Tuesday, November 29, 2005

What makes a good paper?

Or: Theorems are the test cases of semantics

Good PL papers define their systems with enough greek symbols, funky operators, inference rules and the like (what Mitch calls "dirty pictures") to demonstrate depth and precision of intellectual content. Without proving subsequent theorems based on these systems, though, there's no evidence that these systems are actually consistent or even useful.

A programming language semantics is, as Mitch puts it, "a mathematical model for predicting the behavior of physical systems." One of its primary purposes is reasoning (at a particular level of abstraction) about programs written in that language. It's generally hard to prove that a semantics is "the right one" for the problem space, which is a fuzzy notion, but theorems raise its probability of being useful.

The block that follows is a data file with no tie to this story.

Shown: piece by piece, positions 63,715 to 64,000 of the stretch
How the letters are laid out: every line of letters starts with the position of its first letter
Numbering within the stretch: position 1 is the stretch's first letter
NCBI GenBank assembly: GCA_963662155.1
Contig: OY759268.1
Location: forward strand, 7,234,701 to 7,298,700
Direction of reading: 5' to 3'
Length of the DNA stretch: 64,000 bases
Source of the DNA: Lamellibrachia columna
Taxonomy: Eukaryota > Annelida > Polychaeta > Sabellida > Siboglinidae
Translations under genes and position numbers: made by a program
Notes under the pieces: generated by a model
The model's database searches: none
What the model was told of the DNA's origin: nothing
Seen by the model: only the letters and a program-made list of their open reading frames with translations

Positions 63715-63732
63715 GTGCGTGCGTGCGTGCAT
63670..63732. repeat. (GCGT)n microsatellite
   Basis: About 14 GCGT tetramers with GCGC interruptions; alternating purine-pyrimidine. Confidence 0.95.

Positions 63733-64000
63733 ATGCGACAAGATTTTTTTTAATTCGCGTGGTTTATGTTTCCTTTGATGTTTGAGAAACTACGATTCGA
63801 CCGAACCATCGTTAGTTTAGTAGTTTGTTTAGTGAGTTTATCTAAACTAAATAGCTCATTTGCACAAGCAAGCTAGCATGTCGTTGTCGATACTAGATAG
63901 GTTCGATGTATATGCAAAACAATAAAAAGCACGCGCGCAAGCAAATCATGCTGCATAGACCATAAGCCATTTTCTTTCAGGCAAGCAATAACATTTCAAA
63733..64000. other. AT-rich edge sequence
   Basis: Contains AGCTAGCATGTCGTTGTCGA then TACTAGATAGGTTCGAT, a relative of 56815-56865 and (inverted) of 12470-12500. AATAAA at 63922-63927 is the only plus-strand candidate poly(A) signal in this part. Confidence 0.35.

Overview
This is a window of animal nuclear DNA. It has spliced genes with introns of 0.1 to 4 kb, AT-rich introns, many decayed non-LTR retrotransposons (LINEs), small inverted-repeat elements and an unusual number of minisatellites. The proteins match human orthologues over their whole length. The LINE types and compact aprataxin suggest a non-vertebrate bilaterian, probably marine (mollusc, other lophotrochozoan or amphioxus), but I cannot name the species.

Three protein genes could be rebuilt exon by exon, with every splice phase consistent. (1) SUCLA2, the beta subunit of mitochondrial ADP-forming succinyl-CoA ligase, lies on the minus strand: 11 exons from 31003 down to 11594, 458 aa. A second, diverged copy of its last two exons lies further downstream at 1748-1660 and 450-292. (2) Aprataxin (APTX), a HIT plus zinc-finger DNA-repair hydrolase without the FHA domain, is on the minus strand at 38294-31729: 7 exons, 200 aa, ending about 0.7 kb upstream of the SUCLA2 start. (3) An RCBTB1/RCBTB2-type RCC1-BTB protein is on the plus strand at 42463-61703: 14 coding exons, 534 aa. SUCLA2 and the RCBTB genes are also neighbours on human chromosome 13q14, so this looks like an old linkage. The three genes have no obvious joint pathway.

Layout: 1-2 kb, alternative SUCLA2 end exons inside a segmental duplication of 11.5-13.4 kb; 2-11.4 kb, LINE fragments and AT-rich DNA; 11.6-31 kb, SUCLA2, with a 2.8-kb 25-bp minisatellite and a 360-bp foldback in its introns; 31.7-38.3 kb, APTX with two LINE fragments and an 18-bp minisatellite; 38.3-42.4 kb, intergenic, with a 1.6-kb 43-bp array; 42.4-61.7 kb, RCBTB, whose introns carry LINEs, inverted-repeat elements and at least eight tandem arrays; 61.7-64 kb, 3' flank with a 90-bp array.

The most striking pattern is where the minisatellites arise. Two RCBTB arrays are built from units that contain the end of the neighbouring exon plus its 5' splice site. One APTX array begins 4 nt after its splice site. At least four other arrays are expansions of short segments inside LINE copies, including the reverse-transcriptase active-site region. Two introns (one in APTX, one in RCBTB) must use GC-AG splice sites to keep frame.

A semantics alone may at least convey information about a language, since math is often more concise and precise than English. But without being put into use, it's doubtful whether it is really a specification; it's far too easy to slip into specifics as an algorithm. Or at the other extreme, it may leave out too many details to address the salient issues in the problem space. And who knows what subtle errors are lurking within the language definition? The best way to ensure that a semantics accurately defines a language at an appropriate level of abstraction is to prove theorems with it.

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